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When my dd joined her rugby team, I was freaked out by the possibility of a TBI. At the first team meeting, there was a girl with a concussion and I was about to call it quits but I got to talking with the girl's mom. It turned out that she got the concussion in orchestra. She tripped on the risers and saved her cello but hit her head. After watching a season's worth of tournaments, the most common injuries are ankles and knees by far. In fact, no one on T's team had a concussion except cello girl all season. I'm glad that I didn't automatically say no because if dd didn't play rugby, she wouldn't play any sport at all. There are few sports that you can start in high school and after her rowing team imploded, I thought she would have to content herself with zumba class. She loves playing on a team and I'm glad that I didn't say no without checking it out more thoroughly. (I'm still worried about her walking around with her violin though...)

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My husband played football through high school and then chose not to play at a D3 school in college. He has been adamant that he doesn’t want our boys playing football because of the head injury risk and also because of knee and back issues he believes it has caused him. It has worked out in that neither of my boys have had any interest in playing.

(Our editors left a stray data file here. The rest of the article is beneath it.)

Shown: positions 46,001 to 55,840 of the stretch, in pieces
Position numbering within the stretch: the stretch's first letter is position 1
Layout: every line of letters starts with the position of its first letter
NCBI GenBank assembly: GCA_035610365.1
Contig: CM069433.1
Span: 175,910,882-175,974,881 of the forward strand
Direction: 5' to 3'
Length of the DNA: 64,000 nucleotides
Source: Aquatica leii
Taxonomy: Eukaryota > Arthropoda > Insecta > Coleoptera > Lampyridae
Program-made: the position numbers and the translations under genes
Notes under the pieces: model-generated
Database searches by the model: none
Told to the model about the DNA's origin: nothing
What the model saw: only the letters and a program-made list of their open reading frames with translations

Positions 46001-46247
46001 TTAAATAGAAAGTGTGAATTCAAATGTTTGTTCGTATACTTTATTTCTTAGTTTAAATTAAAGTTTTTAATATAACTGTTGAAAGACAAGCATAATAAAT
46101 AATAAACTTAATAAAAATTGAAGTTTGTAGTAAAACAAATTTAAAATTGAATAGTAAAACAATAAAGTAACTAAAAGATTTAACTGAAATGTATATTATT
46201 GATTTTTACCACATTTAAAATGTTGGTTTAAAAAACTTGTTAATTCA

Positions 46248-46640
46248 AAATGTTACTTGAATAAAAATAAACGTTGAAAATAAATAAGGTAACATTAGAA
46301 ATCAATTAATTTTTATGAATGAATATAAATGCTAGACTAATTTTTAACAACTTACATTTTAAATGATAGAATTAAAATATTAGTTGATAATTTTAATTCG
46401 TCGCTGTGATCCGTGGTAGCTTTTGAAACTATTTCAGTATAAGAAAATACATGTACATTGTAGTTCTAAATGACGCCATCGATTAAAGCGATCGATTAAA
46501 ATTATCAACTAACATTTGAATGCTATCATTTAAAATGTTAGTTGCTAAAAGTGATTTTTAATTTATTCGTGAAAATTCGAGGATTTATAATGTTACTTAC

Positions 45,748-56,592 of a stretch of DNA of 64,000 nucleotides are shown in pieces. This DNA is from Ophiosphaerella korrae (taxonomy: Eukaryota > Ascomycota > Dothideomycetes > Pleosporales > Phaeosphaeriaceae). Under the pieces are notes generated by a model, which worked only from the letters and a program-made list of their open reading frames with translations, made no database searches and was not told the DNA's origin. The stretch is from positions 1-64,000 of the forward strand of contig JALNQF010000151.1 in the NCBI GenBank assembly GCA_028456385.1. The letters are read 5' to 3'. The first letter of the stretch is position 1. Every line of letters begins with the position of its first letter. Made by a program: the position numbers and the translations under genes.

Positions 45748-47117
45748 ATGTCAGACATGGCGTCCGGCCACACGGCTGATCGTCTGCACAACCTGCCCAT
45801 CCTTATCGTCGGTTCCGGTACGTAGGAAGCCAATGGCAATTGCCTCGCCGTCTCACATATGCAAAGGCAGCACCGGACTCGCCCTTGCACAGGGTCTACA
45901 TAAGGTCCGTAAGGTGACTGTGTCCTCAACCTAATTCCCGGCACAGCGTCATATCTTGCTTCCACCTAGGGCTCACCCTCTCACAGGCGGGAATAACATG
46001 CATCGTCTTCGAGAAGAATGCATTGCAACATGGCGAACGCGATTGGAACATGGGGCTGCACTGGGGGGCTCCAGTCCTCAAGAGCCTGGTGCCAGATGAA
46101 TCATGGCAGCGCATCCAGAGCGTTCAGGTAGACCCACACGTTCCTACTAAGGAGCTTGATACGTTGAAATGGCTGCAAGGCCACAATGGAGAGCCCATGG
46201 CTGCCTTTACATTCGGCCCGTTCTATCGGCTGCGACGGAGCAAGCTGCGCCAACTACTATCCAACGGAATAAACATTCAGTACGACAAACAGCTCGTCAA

I do require bike helmets, my sister had an accident in elementary school that would have probably killed her had she not been wearing a helmet. Other than riding bikes and climbing trees, my kids haven’t really been interested in “dangerous” sports. 

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We have always joked about some kids being "football kids" or loving contact sports and other being "not football kids." Some kids just love the physical contact and jousting and banging around. We had one who was like that- he had no ball sense- but he thrived in judo. The other boys tried contact sports-but it wasn't "them." 

I think if you have a kid who loves the physical stuff- he or she is going to take risks and seek out sports that suit their personality. The best thing you can do is talk about safety and do the best you can with that. We always required helmets, wrist guards, etc. And the worst injuries have happened in non-contact sports.

But with sports- contact or no contact, injuries happen. And injuries happen just in regular life too.

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11 hours ago, lovinmyboys said:

Do you think about the risks when helping your kids choose sports? Do you avoid the riskier ones, seek them out (risk is good for kids), or just not worry about it?